Since Sunday, the Cremorne silos underneath the iconic Nylex Clock have housed Untold Melbourne, a one-time-only three-level art installation.
The immersive new show features 25 original pieces of art from local and international artists including Ben Eine, Lister, Elle, The London Police, INSA, Ben Frost, Adnate and Julian Clavijo. The work created by each artist for Untold Melbourne will go under the hammer in a charity auction, with proceeds benefitting the Reach Foundation, a youth-run charity empowering young people, through workshops and community support networks. Organisers hope to raise $1 million.
“Reach is all about inspiring young people to be the best versions of themselves. For some of our youth, street art is inspiring and it gives them some element of hope to tell their stories,” Reach CEO Chris Naish tells Broadsheet. “We want young people to open up and tell their own untold stories.”
In exchange for their time and work, the artists’ expenses have been covered and 30 per cent of profits from signed, limited edition prints sold in the gift shop will go back into the artists’ pockets.
The work contributed to Untold Melbourne has been curated by Bristol creative Roland Henry, but the Malt District group, which owns the Cremorne silos site, is ultimately behind the show.
While funds raised by the program unquestionably contribute to a noble cause, it also functions as publicity for a major property development and was initially planned to feature 300 artists. Henry had to disabuse them of that notion. “They had to bring their expectations down a little bit,” Henry tells Broadsheet. “I wanted to give people a much more immersive interactive experience rather than just paint five murals on the wall and call it an arts precinct.”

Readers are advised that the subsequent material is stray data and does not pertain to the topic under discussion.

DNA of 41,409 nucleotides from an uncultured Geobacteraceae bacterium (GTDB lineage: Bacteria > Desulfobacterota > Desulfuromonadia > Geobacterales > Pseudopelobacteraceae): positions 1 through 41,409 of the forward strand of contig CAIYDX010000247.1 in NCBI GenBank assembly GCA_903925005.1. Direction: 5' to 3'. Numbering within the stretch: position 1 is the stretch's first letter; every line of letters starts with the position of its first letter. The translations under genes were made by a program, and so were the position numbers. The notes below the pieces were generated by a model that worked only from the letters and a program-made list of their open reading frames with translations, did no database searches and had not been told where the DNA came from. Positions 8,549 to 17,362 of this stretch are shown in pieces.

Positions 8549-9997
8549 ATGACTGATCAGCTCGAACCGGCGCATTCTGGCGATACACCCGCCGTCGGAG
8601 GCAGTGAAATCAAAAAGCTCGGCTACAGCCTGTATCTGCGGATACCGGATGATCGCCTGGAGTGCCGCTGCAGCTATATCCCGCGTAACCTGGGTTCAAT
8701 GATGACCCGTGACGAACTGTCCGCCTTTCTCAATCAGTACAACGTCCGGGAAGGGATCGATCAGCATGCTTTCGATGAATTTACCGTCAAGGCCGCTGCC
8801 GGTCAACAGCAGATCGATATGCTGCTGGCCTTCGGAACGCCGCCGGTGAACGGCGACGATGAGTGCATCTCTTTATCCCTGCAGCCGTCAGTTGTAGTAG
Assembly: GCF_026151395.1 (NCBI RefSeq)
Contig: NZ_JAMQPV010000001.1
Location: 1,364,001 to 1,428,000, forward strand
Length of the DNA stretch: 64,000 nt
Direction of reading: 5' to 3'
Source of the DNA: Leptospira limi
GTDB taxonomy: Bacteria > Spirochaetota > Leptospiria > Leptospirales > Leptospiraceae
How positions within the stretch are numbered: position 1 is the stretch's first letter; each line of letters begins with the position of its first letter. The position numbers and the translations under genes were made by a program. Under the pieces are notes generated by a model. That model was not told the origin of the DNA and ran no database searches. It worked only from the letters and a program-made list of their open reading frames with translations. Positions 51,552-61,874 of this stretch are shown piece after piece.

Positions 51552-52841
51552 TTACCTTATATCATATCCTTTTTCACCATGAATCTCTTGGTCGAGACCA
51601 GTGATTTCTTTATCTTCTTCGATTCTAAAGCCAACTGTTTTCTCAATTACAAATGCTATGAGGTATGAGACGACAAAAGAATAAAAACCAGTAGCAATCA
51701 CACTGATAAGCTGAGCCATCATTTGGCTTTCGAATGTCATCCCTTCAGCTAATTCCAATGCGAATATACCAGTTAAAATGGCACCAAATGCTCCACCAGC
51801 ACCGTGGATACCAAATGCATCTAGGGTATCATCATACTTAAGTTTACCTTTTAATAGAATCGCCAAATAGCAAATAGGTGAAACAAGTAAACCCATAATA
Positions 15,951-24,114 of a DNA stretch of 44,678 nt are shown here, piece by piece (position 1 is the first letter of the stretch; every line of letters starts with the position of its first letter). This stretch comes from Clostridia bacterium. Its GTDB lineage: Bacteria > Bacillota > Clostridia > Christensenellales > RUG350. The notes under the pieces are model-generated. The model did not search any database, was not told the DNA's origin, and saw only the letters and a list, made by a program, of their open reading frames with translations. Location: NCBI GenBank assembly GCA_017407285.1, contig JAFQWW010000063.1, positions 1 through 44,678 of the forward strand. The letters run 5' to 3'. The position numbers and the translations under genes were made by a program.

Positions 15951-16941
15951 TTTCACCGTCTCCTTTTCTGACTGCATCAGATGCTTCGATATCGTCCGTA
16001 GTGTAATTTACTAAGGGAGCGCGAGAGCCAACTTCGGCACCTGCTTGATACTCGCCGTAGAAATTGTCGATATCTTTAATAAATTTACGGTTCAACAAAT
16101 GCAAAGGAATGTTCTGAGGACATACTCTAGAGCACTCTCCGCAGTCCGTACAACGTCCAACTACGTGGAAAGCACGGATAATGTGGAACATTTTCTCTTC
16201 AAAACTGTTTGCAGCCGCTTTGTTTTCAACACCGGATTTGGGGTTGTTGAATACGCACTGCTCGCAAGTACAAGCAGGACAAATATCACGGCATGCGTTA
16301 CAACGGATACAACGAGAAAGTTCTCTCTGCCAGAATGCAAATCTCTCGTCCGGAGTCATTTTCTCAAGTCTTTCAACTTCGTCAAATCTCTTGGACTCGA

Henry is familiar with managing the sometimes competing demands of artists and developers. His creative consultancy Studio Supply works with brands, artists and creative professionals, but he has also worked as the managing editor of independent, quarterly urban art magazine Very Nearly Almost. His work has made him sensitive to the at times awkward collision of art and commerce.
“It’s not always a comfortable place for artists to work with developers, but this is specifically creating a positive opportunity for the charity,” says Henry. “We’ve specifically created an environment where [the artists] are not just being invited down to paint a car park wall and not just being drained of their time and resources, [but to] provide a point of difference for them to create 3D immersive things they wouldn’t ordinarily be asked to do, or given the resources and time to create.”
One work Henry is particularly fond of comes from Sydney artist OneJessa.
“She’s created an amazing, interactive pink-hair monster of a chandelier. It’s called Muffy,” says Henry. “You can step inside it and it kind of growls at you and sings lullabies to you.”
Elsewhere you’ll find Your Ad Here by Australian artist Ben Frost (not to be confused with the Australian musician), a work featuring a framed human skeleton that’s periodically vacuum-sealed in black latex. You might ask what a bondage-referencing skeleton has to do with helping disadvantaged young people, but Henry has an answer to this too.
“This story is about the constant bombardments we have in society and the pressures we have to conform to specific brand directions and requirements,” he says. “There’s eating disorders we have, there are body dismorphias that we develop through constant bombardments of advertising and these pressures to conform or buy the next new thing. And those pressures are relevant to young people more than most.”
Untold Melbourne runs 10am–8pm daily (including ANZAC Day) until Sunday April 29. Book tickets here.